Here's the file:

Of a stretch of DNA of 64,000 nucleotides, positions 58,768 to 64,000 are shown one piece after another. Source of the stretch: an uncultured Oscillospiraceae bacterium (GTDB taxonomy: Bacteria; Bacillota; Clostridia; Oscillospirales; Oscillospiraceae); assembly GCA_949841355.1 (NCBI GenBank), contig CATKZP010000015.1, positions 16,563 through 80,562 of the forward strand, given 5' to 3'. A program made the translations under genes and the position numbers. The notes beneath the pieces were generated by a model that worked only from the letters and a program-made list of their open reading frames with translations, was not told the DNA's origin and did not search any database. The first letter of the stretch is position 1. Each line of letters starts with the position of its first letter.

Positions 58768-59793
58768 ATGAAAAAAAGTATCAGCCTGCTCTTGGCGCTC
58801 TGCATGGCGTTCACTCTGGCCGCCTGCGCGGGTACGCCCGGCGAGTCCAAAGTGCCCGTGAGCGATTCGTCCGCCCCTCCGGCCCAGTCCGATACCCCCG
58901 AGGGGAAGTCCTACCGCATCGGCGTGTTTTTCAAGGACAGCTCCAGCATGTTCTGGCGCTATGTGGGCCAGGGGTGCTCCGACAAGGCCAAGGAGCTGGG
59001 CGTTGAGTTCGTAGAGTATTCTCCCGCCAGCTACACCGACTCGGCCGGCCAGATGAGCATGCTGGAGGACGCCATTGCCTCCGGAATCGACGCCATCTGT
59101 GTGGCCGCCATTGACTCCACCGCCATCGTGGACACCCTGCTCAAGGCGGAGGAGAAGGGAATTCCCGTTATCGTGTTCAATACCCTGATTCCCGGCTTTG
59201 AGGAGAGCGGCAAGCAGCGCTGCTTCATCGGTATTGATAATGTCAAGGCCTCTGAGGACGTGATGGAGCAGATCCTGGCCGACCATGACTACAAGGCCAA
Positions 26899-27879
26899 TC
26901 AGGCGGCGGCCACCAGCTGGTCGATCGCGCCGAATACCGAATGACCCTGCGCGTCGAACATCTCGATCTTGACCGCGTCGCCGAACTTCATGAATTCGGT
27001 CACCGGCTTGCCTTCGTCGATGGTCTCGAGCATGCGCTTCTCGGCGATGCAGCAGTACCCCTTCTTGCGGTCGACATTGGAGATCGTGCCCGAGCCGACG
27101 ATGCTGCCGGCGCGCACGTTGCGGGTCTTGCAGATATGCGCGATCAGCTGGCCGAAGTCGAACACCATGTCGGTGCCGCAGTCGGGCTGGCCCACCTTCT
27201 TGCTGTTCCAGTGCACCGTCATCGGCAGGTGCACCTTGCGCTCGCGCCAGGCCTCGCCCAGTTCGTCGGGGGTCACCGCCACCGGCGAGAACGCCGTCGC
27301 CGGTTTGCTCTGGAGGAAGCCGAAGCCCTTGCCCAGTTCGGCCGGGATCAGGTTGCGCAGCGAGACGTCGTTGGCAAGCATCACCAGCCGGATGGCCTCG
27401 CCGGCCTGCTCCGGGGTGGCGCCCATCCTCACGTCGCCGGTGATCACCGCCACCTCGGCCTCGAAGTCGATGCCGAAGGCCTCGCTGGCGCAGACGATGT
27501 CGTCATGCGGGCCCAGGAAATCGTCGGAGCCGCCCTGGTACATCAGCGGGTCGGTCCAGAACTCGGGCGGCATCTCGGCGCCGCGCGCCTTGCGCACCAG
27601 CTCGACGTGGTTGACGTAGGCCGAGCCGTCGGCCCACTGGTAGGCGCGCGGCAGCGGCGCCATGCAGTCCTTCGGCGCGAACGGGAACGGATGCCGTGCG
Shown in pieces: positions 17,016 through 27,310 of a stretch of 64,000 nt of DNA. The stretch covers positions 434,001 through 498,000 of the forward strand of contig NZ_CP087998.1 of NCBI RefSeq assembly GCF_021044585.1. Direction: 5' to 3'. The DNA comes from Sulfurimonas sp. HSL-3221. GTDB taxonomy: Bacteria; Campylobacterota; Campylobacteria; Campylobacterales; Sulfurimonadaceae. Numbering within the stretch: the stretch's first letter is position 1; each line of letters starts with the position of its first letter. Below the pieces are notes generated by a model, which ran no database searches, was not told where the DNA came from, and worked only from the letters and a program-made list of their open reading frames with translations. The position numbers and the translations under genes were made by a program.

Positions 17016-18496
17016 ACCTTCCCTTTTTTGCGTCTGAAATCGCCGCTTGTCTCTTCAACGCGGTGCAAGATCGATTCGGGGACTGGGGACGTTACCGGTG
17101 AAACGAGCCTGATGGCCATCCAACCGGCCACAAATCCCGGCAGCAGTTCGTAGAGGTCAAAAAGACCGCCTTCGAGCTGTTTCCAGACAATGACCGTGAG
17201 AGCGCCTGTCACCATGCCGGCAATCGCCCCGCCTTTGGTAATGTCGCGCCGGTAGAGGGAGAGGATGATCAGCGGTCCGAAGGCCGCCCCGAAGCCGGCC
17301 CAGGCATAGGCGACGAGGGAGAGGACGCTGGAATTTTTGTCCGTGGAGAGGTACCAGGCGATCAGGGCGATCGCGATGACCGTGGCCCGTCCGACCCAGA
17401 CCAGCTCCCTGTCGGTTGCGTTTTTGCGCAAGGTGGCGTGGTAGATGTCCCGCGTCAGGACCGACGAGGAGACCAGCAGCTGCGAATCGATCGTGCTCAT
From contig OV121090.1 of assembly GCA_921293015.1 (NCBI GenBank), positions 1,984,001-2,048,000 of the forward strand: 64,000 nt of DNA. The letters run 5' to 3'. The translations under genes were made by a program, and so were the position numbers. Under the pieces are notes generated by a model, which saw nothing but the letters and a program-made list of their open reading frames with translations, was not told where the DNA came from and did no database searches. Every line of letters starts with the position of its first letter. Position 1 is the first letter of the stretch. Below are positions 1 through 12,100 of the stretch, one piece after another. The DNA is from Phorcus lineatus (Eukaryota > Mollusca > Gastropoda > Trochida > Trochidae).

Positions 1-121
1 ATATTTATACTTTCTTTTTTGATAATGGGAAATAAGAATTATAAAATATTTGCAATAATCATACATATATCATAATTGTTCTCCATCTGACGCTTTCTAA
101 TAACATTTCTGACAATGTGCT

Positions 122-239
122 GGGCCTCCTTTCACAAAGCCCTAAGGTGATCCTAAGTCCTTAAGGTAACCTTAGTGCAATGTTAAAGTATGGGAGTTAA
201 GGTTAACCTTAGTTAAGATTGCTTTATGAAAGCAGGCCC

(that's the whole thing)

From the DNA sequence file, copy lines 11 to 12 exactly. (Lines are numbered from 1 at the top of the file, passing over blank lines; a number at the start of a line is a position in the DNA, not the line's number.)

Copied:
26901 AGGCGGCGGCCACCAGCTGGTCGATCGCGCCGAATACCGAATGACCCTGCGCGTCGAACATCTCGATCTTGACCGCGTCGCCGAACTTCATGAATTCGGT
27001 CACCGGCTTGCCTTCGTCGATGGTCTCGAGCATGCGCTTCTCGGCGATGCAGCAGTACCCCTTCTTGCGGTCGACATTGGAGATCGTGCCCGAGCCGACG